An IRRI Seminar
By Roderick Rejesus
Associate professor and extension specialist
Department of Agricultural and Resource Economics
North Carolina State University, Raleigh, NC
1530-1630 H*, Thursday, 18 April 2013 April 11
Havener Auditorium, IRRI
* The seminar will be live-streamed and includes participation from researchers in Bern, Switzerland, and Chaing Mai, Thailand. It will thus be held at a different time slot (1530-1630 H) from usual, so it streams at a friendly time (0830 H) in Bern.
Growing concern over the consequences of agricultural production on natural resources and the environment in developing countries has driven more emphasis on research that calls attention to these issues.
National and international agricultural research institutions are doing more research on developing and disseminating natural resource management (NRM) technologies and approaches. But has this recent emphasis on NRM research made an impact and do the benefits of NRM research outweigh the cost of research investments.
Many recent impact assessments of NRM research efforts have been “limited”, i.e., they focus only on a single technology, examine only one dimension of impact (mainly economic), and/or have limited geographical scope.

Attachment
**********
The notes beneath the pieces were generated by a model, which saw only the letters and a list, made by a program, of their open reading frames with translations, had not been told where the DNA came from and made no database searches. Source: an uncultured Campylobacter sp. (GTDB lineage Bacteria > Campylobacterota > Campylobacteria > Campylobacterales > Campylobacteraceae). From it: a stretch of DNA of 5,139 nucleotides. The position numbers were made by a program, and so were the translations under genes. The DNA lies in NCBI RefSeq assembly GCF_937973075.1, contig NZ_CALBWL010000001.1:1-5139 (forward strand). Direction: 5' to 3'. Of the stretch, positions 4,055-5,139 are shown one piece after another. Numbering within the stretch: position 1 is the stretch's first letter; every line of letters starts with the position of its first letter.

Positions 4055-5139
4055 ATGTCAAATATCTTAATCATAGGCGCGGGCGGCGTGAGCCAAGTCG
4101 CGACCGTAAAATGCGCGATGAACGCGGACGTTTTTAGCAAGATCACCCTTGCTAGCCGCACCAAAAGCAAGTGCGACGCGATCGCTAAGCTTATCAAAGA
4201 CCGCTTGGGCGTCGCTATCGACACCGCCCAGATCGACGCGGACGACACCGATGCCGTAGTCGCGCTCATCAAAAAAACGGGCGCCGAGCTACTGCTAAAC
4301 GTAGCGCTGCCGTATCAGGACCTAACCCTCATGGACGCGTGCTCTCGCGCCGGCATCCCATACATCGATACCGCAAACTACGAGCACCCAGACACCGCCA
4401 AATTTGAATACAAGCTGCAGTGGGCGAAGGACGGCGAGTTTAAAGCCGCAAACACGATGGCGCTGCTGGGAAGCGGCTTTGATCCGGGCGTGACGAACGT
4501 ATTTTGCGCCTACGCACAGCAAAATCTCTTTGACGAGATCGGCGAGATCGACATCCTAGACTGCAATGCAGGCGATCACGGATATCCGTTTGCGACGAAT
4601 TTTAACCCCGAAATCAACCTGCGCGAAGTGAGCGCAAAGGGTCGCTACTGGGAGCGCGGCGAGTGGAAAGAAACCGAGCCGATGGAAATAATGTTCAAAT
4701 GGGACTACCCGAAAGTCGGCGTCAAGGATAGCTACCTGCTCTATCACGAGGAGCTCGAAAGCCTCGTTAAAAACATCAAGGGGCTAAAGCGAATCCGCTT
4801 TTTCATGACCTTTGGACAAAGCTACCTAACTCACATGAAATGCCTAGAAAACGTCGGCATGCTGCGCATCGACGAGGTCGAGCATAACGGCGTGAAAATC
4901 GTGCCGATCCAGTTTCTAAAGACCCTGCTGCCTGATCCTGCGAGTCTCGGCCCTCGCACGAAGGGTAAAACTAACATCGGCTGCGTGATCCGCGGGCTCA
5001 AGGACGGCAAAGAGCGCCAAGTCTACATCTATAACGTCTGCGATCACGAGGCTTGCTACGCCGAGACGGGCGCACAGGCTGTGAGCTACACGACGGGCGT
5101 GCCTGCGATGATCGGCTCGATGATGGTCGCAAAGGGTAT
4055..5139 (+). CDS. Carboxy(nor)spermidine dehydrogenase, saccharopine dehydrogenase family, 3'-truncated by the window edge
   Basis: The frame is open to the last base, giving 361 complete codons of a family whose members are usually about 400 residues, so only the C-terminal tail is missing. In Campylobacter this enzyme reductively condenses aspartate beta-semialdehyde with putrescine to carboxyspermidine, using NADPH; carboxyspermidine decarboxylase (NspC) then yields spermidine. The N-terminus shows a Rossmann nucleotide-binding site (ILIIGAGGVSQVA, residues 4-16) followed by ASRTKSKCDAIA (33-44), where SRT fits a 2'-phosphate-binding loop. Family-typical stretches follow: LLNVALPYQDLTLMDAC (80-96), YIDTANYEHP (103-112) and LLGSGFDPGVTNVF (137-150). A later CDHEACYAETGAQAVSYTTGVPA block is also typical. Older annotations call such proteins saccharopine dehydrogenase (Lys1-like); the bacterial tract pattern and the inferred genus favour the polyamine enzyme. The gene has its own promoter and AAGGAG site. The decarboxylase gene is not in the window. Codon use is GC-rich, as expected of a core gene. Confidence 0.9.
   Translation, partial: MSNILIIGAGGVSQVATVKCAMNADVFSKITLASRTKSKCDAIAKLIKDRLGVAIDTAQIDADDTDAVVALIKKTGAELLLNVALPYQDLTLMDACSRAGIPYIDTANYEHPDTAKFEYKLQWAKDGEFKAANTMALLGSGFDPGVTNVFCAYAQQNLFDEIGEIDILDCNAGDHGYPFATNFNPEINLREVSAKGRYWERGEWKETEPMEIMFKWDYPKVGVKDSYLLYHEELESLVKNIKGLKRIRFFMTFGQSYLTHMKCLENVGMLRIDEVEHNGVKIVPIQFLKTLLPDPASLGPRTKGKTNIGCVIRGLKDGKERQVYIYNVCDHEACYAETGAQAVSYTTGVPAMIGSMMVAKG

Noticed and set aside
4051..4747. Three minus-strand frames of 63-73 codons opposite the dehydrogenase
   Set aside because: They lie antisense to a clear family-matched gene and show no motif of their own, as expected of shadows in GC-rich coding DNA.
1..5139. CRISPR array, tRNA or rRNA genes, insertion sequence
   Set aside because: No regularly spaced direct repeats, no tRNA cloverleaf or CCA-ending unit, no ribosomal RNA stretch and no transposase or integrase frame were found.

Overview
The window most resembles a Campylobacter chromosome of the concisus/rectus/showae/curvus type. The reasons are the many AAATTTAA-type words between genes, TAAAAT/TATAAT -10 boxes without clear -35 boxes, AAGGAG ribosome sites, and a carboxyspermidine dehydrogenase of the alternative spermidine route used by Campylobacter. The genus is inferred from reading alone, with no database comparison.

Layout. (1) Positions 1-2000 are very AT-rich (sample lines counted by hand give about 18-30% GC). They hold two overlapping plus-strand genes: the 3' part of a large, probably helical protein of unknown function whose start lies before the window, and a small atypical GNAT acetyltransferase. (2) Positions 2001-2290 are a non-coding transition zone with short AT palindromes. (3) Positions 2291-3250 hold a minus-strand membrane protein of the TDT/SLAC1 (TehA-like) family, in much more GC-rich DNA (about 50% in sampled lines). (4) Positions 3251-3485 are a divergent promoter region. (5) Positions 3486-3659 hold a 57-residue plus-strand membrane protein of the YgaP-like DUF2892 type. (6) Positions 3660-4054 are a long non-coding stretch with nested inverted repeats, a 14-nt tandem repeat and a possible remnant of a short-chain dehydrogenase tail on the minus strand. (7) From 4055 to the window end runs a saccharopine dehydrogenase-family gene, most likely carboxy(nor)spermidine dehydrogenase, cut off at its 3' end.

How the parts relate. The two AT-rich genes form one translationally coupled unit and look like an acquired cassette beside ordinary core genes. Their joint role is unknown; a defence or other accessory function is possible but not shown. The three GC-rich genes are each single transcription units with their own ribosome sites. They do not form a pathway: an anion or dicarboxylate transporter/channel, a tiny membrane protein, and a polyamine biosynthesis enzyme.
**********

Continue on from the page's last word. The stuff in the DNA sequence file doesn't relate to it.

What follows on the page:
In this seminar, Rod will present the recent meta-impact assessment of various NRM technologies developed and disseminated by the Irrigated Rice Research Consortium (IRRC) in Asia as an example of a more comprehensive and multi-dimensional analysis of NRM research impacts.
Results demonstrate that the IRRC has made a range of impacts in multiple dimensions—from micro-level impact on farmer livelihoods to influencing national-level agricultural policy. Analysis suggests that the Consortium’s impact far outweigh research investments made and has thus been an effective international platform for strengthening NRM research in irrigated rice-based systems in Asia.
IRRC’s emphasis on partnerships, collaboration, and cross-country learning has strongly contributed to the range and magnitude of impact that it has generated. Hence, its consortium-based approach is a good model for the operation of agricultural research and extension organizations, especially those involved in NRM technology development and dissemination.